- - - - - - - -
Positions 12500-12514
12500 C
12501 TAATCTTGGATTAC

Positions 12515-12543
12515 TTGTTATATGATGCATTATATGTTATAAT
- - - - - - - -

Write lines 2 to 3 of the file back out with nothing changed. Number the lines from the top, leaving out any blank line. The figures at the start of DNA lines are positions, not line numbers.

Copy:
12500 C
12501 TAATCTTGGATTAC